Ground‐penetrating radar (GPR) is widely used on polythermal glaciers to image bed topography and detect internal scatter due to water inclusions in temperate ice. The glaciological importance of this is twofold: bed topography is a primary component for modeling the long‐term evolution of glaciers and ice sheets, and the presence of temperate ice...
Preprint
Full-text available
The Ediacaran-Cambrian transition, which incorporates the radiation of animals, lacks a robust global temporal and spatial framework, resulting in major uncertainty in the evolutionary dynamics of this critical radiation and its relationship to changes in palaeoenvironmental geochemistry. We first present a new δ13Ccarb composite reference curve fo...
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Full-text available
The Ediacaran-Cambrian transition, which incorporates the radiation of animals, lacks a robust global temporal and spatial framework, resulting in major uncertainty in the evolutionary dynamics of this critical radiation and its relationship to changes in palaeoenvironmental geochemistry. We first present a new δ¹³Ccarb composite reference curve fo...
Preprint
Full-text available
Many modelling studies of wave scattering require repeated numerical simulations through models with properties that differ only in a small sub-domain. Hence, it is of interest to recompute the wavefields that account for wave propagation through the whole domain, using simulations that are performed only in the sub-domain. Immersive boundary condi...
Preprint
Catastrophic failure in brittle, porous materials initiates when smaller-scale fractures localize along an emergent failure plane or 'fault' in a transition from stable crack growth to dynamic rupture. Due to the extremely rapid nature of this critical transition, the precise micro-mechanisms involved are poorly understood and difficult to capture....
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Full-text available
There is significant uncertainty over how ice sheets and glaciers will respond to rising global temperatures. Limited knowledge of the topography and rheology of ice-bed interface is a key cause of this uncertainty, as models show that small changes in the bed can have a large influence on predicted rates of ice loss. Most of our detailed knowledge...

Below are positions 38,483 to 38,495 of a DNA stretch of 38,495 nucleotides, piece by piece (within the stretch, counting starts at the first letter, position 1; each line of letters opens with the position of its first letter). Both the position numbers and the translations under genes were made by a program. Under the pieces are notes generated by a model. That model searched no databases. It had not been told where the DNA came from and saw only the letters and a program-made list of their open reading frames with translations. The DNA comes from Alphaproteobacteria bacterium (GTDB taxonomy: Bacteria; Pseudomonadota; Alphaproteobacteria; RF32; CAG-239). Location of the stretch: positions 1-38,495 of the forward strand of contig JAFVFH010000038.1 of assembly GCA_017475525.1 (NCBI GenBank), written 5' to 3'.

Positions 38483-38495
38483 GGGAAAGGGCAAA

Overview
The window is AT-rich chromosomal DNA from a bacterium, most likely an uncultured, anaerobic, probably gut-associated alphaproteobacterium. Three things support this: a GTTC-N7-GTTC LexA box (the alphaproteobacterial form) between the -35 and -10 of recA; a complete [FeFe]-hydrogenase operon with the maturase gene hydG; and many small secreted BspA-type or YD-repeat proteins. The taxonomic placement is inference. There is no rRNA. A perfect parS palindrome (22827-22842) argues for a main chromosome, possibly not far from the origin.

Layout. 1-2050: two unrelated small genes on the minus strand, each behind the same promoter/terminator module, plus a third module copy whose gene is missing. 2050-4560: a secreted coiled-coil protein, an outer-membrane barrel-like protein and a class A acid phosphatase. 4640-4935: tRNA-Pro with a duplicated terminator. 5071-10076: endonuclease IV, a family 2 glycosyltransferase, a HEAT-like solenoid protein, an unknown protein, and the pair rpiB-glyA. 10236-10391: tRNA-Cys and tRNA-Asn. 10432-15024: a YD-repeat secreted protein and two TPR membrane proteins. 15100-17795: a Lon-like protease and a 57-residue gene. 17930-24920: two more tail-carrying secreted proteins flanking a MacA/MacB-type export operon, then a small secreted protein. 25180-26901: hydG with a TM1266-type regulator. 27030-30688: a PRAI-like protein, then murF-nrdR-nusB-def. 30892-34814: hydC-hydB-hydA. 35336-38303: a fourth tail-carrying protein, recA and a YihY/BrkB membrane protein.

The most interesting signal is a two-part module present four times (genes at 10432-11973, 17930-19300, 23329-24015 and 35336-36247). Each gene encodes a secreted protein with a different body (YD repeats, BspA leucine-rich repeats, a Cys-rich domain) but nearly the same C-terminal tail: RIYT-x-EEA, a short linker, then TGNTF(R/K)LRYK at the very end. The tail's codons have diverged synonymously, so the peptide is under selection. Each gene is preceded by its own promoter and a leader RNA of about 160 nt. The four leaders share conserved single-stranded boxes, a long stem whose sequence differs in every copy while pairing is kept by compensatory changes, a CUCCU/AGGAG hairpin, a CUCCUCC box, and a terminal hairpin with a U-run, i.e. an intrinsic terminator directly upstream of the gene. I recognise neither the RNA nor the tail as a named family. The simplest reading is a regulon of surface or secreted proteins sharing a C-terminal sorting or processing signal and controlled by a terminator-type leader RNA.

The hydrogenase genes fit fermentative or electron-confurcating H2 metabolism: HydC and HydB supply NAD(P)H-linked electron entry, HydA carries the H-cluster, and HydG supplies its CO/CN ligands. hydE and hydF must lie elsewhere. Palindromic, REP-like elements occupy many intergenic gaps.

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Full-text available
Rendering objects invisible to impinging acoustic waves (cloaking) and creating acoustic illusions (holography) has been attempted using active and passive approaches. While most passive methods are inflexible and applicable only to narrow frequency bands, active approaches attempt to respond dynamically, interfering with broadband incident or scat...
Article
Finite-difference time-domain (FDTD) forward modeling is often used to gain a more quantitative understanding of the interactions between electromagnetic fields and targets. To undertake full 3D simulations the computational demands are challenging, so simulations are often undertaken in 2D where assumptions in the propagation of electromagnetic fi...
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We test a fully non-linear method to solve Bayesian seismic tomographic problems using data consisting of observed travel times of first-arriving waves. Rather than using Monte Carlo methods to sample the posterior probability distribution that embodies the solution of the tomographic inverse problem, we use variational inference. Variational metho...
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Full-text available
It is a well-established principle that cross-correlating seismic observations at different receiver locations can yield estimates of band-limited inter-receiver Green’s functions. This principle, known as Green’s function retrieval or seismic interferometry, is a powerful technique that can transform noise into signals which enable remote interrog...
Article
Full-text available
Constraining geophysical models with observed data usually involves solving nonlinear and nonunique inverse problems. Neural mixture density networks (MDNs) provide an efficient way to estimate Bayesian posterior marginal probability density functions (pdf's) that represent the nonunique solution. However, it is difficult to infer correlations betw...
Article
Seismic full-waveform inversion (FWI) uses full seismic records to estimate the subsurface velocity structure. This requires a highly nonlinear and nonunique inverse problem to be solved, so Bayesian methods have been used to quantify uncertainties in the solution. Variational Bayesian inference uses optimization to provide solutions efficiently. H...
Preprint
Full-text available
Rendering objects invisible to impinging acoustic waves (cloaking) and creating acoustic illusions (holography) has been attempted using active and passive approaches. While passive methods are applicable only to narrow frequency bands, active approaches attempt to respond dynamically, interfering with broadband incident or scattered wavefields by...
Preprint
Full-text available
It is a well-established principle that cross-correlating seismic observations at different receiver locations can yield estimates of band-limited inter-receiver Green's functions. This principle, known as seismic interferometry, is a powerful technique that can transform noise into signals which allow us to remotely image and interrogate subsurfac...